Shabbat Shalom Dear Readers Parshat Vayishlach 5775

December 5, 2014
Chagall's Jacobs Ladder

Chagall’s Jacob’s Ladder

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The following is an edited version of an article that appeared last year on Globe Tribune.Info.

This week, parshat Vayishlach, candle lighting in Brooklyn,NY will be at 4:11 PM, which is 18 minutes before sunset. Chabad.org has a section of their website which tells you when Shabbat begins in your locality, as well as when it ends on Saturday night. Shabbat ends in Brooklyn this week at 5:13 PM on Saturday night.

In addition to Chabad.org, Aish.com also presents material that can can be printed out and read on Shabbat. Both sites have multimedia suitable for viewing and listening during the week.

The parsha contains a number of interesting components. Most notable is Yaakov’s encounter with his brother Esau. The three facets of his relationship with Esau were prayer for a peaceful resolution, appeasement and preparedness for war. In what measure and in what order to employ these three components has been the question that has occupied the Jewish people for much of its existence. Ultimately, it is by grace of the Almighty that we enjoy any measure of peace at all. Believing as we do that all humans are created by G-d, we do not take war and the potential for loss of life lightly. Although the Torah outlines situations in which war can not be avoided, the decision to go into battle is not taken lightly.

Jacob’s strategic move in this week’s parsha of spreading his family over different locations has been a recurring theme throughout Jewish history. As painful as the exile might be, it has prevented the Jewish people from being concentrated in one location to be destroyed together, G-d forbid.

In this parsha, Binyamin , who was the last of Jacob’s twelve sons was born. In this parsha, therefore, Yaakov’s role as the progenitor of the twelve tribes was fulfilled.

This week is the Torah portion in which Dina, daughter of Yaakov was raped in the city of Shechem. In the aftermath of the attack, the brothers of Dina, the ancestors of the twelve tribes of Israel, launched a retaliatory attack not only against Shechem, the namesake of the city of Shechem but against the entire town in which the attack occurred.

The commentaries on this episode of the rape of Dina provide psychological insights into the understanding of the trauma of rape victims, who sometimes bond with their assailants. Indeed, the Torah displays a depth of psychological insight in this parsha that modern psychologists and students of human behavior struggle today to reach.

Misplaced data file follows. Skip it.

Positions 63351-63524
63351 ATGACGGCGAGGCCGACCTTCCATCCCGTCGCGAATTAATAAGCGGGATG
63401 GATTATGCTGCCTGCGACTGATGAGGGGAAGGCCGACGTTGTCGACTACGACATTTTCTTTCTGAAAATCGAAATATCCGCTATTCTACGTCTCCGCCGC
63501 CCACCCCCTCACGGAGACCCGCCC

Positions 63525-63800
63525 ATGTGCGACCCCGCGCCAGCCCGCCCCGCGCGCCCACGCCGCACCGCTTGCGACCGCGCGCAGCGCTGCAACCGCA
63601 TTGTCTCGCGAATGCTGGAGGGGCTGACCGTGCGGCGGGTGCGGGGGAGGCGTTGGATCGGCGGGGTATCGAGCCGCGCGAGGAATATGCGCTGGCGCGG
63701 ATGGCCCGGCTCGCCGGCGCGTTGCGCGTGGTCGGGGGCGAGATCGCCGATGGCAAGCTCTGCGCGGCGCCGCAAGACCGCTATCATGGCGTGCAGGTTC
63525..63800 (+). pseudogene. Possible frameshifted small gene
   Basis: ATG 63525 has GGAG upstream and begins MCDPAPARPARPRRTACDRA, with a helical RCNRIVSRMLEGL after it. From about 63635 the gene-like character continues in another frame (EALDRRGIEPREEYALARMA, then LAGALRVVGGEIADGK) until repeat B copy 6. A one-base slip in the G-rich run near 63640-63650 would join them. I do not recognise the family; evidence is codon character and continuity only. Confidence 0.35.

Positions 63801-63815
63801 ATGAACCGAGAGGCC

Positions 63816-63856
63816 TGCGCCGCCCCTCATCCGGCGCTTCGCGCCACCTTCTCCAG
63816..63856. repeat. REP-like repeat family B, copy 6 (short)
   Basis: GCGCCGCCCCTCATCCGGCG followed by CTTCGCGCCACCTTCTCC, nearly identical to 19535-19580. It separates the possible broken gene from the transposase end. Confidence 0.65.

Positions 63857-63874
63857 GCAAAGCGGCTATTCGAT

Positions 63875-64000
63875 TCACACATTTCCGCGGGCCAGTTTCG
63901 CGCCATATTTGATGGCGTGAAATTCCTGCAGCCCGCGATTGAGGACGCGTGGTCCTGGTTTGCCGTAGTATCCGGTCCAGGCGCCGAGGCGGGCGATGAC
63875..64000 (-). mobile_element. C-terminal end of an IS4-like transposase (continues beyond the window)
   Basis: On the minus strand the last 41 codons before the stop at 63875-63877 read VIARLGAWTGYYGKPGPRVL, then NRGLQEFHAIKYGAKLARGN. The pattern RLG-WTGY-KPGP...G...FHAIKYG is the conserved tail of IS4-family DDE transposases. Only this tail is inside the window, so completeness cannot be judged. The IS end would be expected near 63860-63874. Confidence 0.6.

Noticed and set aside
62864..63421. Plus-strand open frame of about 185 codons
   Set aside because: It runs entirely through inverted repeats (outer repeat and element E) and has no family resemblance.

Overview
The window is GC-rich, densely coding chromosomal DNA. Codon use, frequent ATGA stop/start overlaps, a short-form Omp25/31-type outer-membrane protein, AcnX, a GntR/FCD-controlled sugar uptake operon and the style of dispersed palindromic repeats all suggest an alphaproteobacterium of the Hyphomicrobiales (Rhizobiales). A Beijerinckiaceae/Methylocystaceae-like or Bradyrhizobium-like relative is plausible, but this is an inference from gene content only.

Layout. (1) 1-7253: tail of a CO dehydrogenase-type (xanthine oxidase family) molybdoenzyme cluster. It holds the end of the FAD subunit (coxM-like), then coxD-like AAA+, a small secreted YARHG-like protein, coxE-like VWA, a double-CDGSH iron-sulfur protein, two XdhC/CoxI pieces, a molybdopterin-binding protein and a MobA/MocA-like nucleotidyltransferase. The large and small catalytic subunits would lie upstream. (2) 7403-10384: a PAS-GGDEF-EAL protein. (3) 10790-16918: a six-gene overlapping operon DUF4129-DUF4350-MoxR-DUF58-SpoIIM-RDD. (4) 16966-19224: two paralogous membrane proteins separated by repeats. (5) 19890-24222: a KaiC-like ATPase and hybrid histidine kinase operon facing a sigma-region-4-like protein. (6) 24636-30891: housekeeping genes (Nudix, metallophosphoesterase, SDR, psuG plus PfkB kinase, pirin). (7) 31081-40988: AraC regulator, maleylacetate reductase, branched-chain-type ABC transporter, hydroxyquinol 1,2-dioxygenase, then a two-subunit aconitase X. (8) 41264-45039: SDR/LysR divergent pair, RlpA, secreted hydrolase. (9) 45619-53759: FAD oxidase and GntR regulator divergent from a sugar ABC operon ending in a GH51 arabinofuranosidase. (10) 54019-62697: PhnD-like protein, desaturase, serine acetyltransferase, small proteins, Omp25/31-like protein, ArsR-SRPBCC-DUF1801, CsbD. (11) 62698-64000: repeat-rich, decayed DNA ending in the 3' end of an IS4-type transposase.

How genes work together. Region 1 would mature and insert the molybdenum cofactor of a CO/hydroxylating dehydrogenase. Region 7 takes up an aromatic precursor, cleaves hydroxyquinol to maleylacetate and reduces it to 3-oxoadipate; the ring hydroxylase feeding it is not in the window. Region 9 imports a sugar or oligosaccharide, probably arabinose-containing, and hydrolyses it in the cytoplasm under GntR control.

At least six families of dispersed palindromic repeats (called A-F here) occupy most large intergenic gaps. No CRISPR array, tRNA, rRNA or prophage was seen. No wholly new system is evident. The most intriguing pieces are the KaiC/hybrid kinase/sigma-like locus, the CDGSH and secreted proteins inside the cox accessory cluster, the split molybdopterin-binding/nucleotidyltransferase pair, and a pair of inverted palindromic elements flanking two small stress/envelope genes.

Why was the city punished collectively? And why was this episode included in the Jewish scriptures? The episode raises questions of collective versus individual responsibility that we still struggle to deal with in modern times. Although people sin alone, the society in which they live defines the parameters of what is thinkable and what is beyond the pale.

The entire episode raises questions of the role of a society in creating a climate in which evil can flourish. In some ways, the discussion between Shimon and Levi and their father Yaakov is reminiscent of the dialogue within the Jewish community between Jewish militants and the more tactical mainstream.

One interesting feature of this parsha is the episode in which Yaakov wrestles with the angel, who is in reality the guardian angel of Esav and the nation of Esav. This story is addressed in an article on Chabad.org  called Clash of the Titans. In the article, the concept is mentioned that each nation has its own guardian angel. Whatever implications this may have concerning free will and our connection to G-d, the fact remains that there is much about the created world that is beyond our sight and our understanding. Since Esav and Jacob were progenitors of nations, what happened to them in their lifetimes recurred and shaped the successive generations of history throughout the ages. There is much that can be learned, and many implications of the struggle of Yaakov with Esav’s guardian angel. One lesson that can be learned from the episodes in the lives of our patriarchs is that our actions can have an impact that filters through generations. This lends our choices in life a great deal of importance.

Aish.com has a pictorial feature of synagogues across the Muslim world. This pictorial feature is a vivid reminder of times in the past when relations with the Muslim world were very different from the times we live in today, when so-called Muslim fundamentalists distort and misrepresent the Islamic past in order to fan the flames of hatred. Another article is in memory of Kalman Levine, who was murdered in the Har Nof synagogue massacre. The article puts a human face on what all too many people experienced as a fleeting headline.

May the day speedily come in which the strife between Esav and Yaakov be replaced with an era of peace, in which tragedies such as that of the Har Nof Synagogue massacre will be a thing of the past.

 

 

 

 

 

 

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